Dangerous Dinner: MRSA Hidden in Your Meat
Even with the growing trend of vegetarianism and veganism these days, some of us still enjoy a bit of meat now and again! And there’s nothing wrong with that . . . Now, I’m not saying we adhere to the ways of the Paleos, but a steak once in a while, or a piece of pork tenderloin (the other white meat!) can do no harm – Right?
Well, almost no harm. If you happened to have gotten sick one of the last times you enjoyed some meat in your dinner, you are not the only one. Researchers have found raw meat products in the United States carry a dangerous bacterium much more often than previous believed.
The culprit? Methicillin resistant Staphylococcus aureus, or MRSA.
Details of the Study
The research, which was conducted by the University of Iowa College of Public Health and the Institute for Agriculture and Trade Policy and was published in the online journal PLoS ONE, was the largest sampling of raw meat products in America for MRSA contamination. Over 395 raw pork samples were collected from Minnesota, New Jersey and Iowa. From these samples, the scientists discovered that 26 samples carried MRSA, or roughly around seven percent.
There was no difference in MRSA contamination between conventional pork products and those raised without antibiotics or growth promoters, so there really is no way to reduce the risk of developing an infection when shopping for raw meat products at your local grocery. The results have motivated the researchers to find safer ways to handle raw meat products and make the meat safer to eat, with fewer incidents of contamination.
What is MRSA?
MRSA does not occur solely in pork and other raw meat products; it also occurs naturally in the environment. It is estimated to cause around 185,000 cases of food poisoning each year in the United States, and the infections can sometimes become serious. Life-threatening complications can include infections that target the bloodstream, skin and lungs, as well as other organs. One of the biggest problems with MRSA is that it is resistant to a wide variety of antibiotics. Currently, scientists are working to develop a suitable antibiotic to treat MRSA bacterial infections and food poisoning caused by the bacteria.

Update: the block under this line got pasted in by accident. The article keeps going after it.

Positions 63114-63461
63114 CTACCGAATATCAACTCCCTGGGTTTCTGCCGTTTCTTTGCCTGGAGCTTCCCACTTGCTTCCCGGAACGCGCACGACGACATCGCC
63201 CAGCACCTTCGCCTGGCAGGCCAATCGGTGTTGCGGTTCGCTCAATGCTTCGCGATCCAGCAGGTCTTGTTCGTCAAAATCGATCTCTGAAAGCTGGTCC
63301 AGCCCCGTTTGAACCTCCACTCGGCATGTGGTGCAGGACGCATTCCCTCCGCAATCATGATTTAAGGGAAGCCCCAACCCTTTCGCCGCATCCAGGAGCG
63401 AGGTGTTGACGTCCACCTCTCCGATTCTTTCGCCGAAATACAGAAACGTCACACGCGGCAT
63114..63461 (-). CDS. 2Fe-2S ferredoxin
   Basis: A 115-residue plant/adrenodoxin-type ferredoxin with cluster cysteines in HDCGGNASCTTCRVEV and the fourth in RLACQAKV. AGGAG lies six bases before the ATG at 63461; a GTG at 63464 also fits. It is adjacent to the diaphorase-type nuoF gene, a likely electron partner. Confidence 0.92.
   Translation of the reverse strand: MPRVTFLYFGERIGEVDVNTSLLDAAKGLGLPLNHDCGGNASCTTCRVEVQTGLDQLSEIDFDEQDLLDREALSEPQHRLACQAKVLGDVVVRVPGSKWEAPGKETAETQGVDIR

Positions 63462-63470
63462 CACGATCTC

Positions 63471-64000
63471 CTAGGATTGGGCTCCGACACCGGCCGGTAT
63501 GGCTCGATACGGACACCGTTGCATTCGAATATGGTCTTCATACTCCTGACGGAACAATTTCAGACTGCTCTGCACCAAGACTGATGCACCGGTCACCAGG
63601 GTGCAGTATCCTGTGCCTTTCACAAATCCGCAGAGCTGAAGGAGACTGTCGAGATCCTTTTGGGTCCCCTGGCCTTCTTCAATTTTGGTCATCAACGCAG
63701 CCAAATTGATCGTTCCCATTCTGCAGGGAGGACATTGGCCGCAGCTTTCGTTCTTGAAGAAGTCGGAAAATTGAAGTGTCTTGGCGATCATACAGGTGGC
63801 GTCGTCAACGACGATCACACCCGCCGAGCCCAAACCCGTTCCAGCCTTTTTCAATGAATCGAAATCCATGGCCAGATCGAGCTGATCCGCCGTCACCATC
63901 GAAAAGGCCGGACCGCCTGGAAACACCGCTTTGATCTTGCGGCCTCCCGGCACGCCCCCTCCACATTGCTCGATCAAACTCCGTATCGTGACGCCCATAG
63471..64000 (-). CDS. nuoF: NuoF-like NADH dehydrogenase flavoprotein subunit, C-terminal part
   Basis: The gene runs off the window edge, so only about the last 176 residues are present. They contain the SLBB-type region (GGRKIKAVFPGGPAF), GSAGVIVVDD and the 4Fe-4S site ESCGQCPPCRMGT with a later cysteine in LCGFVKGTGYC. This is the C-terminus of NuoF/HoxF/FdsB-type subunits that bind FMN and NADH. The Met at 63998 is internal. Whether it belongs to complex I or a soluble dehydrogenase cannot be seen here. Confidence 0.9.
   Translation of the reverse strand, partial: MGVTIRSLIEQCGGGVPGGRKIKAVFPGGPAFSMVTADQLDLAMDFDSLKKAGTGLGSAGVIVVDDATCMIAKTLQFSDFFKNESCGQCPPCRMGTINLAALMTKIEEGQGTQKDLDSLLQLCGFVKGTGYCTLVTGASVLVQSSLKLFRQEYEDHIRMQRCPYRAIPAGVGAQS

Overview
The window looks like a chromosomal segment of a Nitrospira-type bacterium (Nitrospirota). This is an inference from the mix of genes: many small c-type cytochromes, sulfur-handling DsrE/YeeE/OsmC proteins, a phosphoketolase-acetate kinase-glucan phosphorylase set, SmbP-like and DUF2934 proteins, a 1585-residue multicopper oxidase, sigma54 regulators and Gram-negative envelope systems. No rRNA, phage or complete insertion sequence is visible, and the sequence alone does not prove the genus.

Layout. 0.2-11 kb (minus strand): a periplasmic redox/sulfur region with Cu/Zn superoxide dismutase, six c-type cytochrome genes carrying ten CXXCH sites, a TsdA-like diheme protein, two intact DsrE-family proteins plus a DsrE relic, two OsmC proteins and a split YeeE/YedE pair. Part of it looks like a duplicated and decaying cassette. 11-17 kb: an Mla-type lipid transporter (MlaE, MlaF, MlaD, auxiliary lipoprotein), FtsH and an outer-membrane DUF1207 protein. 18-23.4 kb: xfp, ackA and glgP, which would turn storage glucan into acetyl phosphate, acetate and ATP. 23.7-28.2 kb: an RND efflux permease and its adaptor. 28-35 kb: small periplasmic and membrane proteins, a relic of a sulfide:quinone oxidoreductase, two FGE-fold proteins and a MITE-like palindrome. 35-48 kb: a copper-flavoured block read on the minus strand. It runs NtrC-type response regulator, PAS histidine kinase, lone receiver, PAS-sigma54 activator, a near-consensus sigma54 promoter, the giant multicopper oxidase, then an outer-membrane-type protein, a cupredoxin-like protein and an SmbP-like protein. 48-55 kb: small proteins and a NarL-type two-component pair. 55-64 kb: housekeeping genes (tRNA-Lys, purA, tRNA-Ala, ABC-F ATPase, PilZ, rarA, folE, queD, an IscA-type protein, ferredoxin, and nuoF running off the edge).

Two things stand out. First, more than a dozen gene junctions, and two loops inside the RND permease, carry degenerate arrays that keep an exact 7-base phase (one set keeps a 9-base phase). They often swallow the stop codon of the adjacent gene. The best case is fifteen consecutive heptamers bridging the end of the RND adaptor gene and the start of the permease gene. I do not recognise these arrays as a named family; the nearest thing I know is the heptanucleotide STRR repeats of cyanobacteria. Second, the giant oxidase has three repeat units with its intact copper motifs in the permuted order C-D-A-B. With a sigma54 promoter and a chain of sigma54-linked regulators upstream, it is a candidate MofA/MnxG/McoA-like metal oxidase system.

Where is the Real Threat?
The researchers who conducted the study were surprised by the lack of significant, different results from antibiotic-free pork and conventionally produced pork. The results raised suspicion that perhaps the bacteria prospers at the factories and plants where the raw meat is handled, rather than where or how the animals were raised.
These unanswered questions undoubtedly require more research, and the team hopes to explore further into the matter. While we as consumers await the safer recommended practices and guidelines for proper meat handling, the number of MRSA infections and complications may continue to rise steadily until a proper course of treatment is developed.